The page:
Firstindigo&Lifestyle: Karoline and Riitta, can you tell more about the idea behind the elderly portraits. Where did the idea to do the series originate?
Karoline and Riitta: The series is produced in collaboration with retired farmers, fishermen, zoologists, plumbers, opera singers, housewives, artists, academics and ninety-year-old parachutists. These are people we meet through friends, relatives and newspaper ads, in hardware stores, noodle bars, indoor gardening society meetings, swimming pools, senior centers, on the city streets etc. Our creative point of departure lies in the collaboration with these contributors, who we consider as co-creators. As we started our investigation into local folktales we reasoned that the older the local interviewee we would work with, the closer we would be to the tellers of the tales and the talking rocks of the stories. Those Nordic hills hadn’t changed since the tales, but the people sure had. So far it doesn’t seem to us that the answer can be predicted by the age of the answerer. Thinking of older people as a unit that operates in a certain manner is rather lazy with much of the western society unnecessarily confused when it comes to the ‘usefulness’ of older people. Attitude with knowledge, life experience and stamina are some of the main traits we have found amongst all our collaborators, as well as a formidable curiosity for new experiences. As Eyes as Big as Plates continues to cross borders, it also aims to rediscover a demographic group too often labeled as marginalized and generate new perspectives on who we are and where we belong.
Firstindigo&Lifestyle: You shoot the portraits in the nature, so it seems that thoughts about environment, and people’s relationship to it is really part of the visual narrative?
Karoline and Riitta: Each image presents a solitary figure in a landscape, dressed in elements from surroundings that indicate neither time nor place. Nature acts as both content and context and the characters literally inhabit the landscape wearing sculptures. In the beginning of the project we were curious and on a mission to find out what kind of connection the Norwegians had with their rocks, fjords and hills and especially keen on looking at the folktales where nature or natural phenomenons were personified.
Folktales often made complex natural and sociological issues understandable and accessible, with phenomena taking on forms and characteristics that even a mere mortal could have a dialogue with. Perhaps our Eyes as Big as Plates images aim to discuss the contemporary human in the nature in a similarly approachable language. As the project started crossing borders, our quest soon turned more towards investigating universal questions about imagination and curiosity, and evolved more into a search for modern human’s belonging to nature.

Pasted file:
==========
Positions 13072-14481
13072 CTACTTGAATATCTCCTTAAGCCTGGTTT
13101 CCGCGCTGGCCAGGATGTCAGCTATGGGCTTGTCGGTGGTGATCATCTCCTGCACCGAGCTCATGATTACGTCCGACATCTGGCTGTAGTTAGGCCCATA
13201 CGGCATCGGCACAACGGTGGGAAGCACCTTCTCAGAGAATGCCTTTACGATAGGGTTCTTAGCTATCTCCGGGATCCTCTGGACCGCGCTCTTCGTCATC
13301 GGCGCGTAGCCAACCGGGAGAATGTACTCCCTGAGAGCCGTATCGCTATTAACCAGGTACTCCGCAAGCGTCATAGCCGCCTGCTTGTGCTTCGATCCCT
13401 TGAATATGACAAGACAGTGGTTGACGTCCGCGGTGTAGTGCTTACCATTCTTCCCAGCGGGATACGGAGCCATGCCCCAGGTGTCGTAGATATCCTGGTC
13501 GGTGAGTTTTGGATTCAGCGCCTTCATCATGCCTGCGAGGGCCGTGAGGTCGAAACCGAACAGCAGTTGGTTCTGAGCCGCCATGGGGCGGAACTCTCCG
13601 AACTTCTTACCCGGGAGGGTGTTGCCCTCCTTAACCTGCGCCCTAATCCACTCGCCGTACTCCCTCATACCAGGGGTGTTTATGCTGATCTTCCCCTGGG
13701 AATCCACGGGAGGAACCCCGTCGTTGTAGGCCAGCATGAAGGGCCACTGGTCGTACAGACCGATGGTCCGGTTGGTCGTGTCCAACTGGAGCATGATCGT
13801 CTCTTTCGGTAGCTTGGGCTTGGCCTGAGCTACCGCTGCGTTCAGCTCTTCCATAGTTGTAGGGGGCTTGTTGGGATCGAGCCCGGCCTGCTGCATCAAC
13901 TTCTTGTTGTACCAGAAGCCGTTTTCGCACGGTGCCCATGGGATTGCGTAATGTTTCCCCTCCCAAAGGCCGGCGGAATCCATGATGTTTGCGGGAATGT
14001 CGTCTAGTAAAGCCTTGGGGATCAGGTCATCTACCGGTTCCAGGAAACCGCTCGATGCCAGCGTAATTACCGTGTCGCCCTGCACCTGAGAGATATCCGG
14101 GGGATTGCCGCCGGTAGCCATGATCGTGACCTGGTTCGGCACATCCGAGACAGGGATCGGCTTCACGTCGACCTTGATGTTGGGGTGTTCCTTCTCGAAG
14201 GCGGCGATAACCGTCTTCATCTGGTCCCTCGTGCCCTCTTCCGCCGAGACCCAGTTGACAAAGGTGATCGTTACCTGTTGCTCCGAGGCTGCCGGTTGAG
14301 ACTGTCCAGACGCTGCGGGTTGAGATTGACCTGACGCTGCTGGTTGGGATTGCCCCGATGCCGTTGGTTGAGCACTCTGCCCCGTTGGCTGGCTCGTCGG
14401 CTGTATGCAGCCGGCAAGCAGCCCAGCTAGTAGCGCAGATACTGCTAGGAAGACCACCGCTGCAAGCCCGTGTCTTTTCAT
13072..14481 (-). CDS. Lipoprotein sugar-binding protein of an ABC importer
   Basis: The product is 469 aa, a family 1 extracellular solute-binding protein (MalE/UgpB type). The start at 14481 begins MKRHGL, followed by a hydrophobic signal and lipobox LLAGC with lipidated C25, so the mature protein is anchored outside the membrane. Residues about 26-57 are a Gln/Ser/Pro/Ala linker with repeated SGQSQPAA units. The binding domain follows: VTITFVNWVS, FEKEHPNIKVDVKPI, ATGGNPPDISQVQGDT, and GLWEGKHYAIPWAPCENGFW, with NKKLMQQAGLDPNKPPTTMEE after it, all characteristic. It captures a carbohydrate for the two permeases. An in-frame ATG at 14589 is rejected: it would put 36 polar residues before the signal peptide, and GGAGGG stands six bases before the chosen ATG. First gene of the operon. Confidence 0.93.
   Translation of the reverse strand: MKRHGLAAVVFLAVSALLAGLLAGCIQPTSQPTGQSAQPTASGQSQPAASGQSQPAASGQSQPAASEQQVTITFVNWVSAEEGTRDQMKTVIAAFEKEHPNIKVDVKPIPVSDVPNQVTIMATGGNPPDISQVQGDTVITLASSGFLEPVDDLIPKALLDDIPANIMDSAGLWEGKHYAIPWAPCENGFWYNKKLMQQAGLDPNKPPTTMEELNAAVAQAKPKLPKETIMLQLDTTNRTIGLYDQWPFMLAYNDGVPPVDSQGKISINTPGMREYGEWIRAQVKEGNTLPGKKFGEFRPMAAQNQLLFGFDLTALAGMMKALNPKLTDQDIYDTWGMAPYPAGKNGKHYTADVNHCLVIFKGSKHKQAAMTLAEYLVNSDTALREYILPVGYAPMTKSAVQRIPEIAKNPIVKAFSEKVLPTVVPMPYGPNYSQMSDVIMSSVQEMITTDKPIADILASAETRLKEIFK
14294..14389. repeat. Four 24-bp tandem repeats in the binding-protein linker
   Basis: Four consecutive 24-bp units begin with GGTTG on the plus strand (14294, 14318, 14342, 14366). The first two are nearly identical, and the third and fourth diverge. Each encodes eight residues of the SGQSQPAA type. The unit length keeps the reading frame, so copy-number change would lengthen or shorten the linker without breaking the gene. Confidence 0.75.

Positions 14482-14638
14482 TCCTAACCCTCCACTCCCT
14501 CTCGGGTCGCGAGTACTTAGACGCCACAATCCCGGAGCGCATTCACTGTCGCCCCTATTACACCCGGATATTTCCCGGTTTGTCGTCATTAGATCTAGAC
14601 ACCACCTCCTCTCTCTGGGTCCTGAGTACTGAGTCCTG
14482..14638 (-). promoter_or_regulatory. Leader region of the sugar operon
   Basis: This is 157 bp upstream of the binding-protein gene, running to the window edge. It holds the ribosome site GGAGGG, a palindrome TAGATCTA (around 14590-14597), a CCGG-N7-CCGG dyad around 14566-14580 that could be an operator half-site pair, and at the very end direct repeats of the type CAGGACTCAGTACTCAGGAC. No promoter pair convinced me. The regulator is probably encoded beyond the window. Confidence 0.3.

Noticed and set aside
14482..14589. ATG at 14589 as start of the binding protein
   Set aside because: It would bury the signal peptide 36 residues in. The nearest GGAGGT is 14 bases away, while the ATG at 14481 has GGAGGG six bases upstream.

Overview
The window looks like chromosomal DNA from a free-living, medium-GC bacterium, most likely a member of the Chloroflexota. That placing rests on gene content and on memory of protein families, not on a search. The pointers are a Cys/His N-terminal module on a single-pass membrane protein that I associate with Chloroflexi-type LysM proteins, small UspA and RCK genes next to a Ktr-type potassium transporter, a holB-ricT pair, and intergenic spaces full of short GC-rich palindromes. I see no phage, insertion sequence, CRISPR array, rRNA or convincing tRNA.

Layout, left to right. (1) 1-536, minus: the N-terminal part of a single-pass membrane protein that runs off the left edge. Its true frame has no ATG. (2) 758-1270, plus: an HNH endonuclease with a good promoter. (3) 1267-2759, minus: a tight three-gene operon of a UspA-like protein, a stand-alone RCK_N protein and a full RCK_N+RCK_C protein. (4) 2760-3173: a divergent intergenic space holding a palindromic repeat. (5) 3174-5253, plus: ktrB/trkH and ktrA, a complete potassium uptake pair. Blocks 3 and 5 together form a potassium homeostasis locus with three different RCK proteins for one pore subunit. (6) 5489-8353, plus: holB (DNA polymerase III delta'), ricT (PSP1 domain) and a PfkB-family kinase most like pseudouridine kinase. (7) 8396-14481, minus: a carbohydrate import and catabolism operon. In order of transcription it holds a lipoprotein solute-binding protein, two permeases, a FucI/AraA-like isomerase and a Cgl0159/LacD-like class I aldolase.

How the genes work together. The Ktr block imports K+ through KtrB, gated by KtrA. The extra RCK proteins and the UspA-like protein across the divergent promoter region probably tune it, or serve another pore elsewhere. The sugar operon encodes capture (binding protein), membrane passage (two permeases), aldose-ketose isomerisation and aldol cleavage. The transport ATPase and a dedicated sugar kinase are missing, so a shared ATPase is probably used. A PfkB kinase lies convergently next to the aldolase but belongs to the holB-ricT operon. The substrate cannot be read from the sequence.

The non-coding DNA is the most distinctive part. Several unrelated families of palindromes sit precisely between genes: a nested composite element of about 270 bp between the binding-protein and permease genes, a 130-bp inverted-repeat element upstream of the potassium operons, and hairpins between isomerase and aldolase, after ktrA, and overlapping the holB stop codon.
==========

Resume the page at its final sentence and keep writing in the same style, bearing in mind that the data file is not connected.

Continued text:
The location is chosen based on conversations with each collaborator, who might have a special connection with a certain landscape or a specific plant in the area. Sometimes we spend days finding the perfect location, sometimes we discover it within minutes. Most often the best collaborators and locations are found through chance encounters and lucky coincidences, which is also some of the main reasons why the project is still ongoing – the unpredictability is highly addictive.
Each image always starts with a conversation with the contributors. Most often, and ideally, we meet our model before the actual shoot day to chit chat about the world, life, interests, neighbourhood, relationship with nature, opera, moss, fishing, weather…, and see if there is something there that we can just magnify a little. We try to find out as much as possible about who our model and collaborator is beforehand in order to best present them and their relationship with their surroundings. The ‘costumes’ are just a primal response to real people in their settings. We always start from scratch with each contributor. Some of them are eager to participate in all stages of the process, from collecting the materials to deciding on the location and even putting together the sculpture, while others prefer that we make the choices that best reflects them.
Firstindigo&Lifestyle: I recall that Karoline found Riitta, or was it visa versa, as collaborator in a fun and memorable way?
Karoline and Riitta:Eyes as Big as Plates started life on the southwest coast of Norway in 2011. When Riitta was searching for a collaborator online, the three words ‘Norway + grannies + photographer’ found Karoline as the top search result, as she had just finished a book on Norwegian grandmothers. Karoline loved Riitta’s work and sense of humour, and one email and two months later, they met for the first time on the doorstep of a little white wooden house in Sandnes.
It was a very natural marriage of our complementing skills, where we come up with one image from two heads. Part sculpture, part installation and part photography, we work together from beginning to the end of the process. Karoline is the photographer in the duo while Riitta works mainly with the creation of the wearable sculptures in the images, but most importantly we operate with one mindset and vision, to the extent that we barely need to talk during the shoots, as we both know exactly what we are aiming for.
Firstindigo&Lifestyle: How many countries have you embedded in these portraits, and how many people?
Karoline and Riitta: Over 60 people from 12 countries (Norway, Finland, Sweden, Iceland, Faroe Islands, Greenland, UK, France, US, South Korea, Czech Republic and Japan.)
Firstindigo&Lifestyle: Do you remember the most memorable portrait ever in the making of it, perhaps related to the how the situation or process evolved?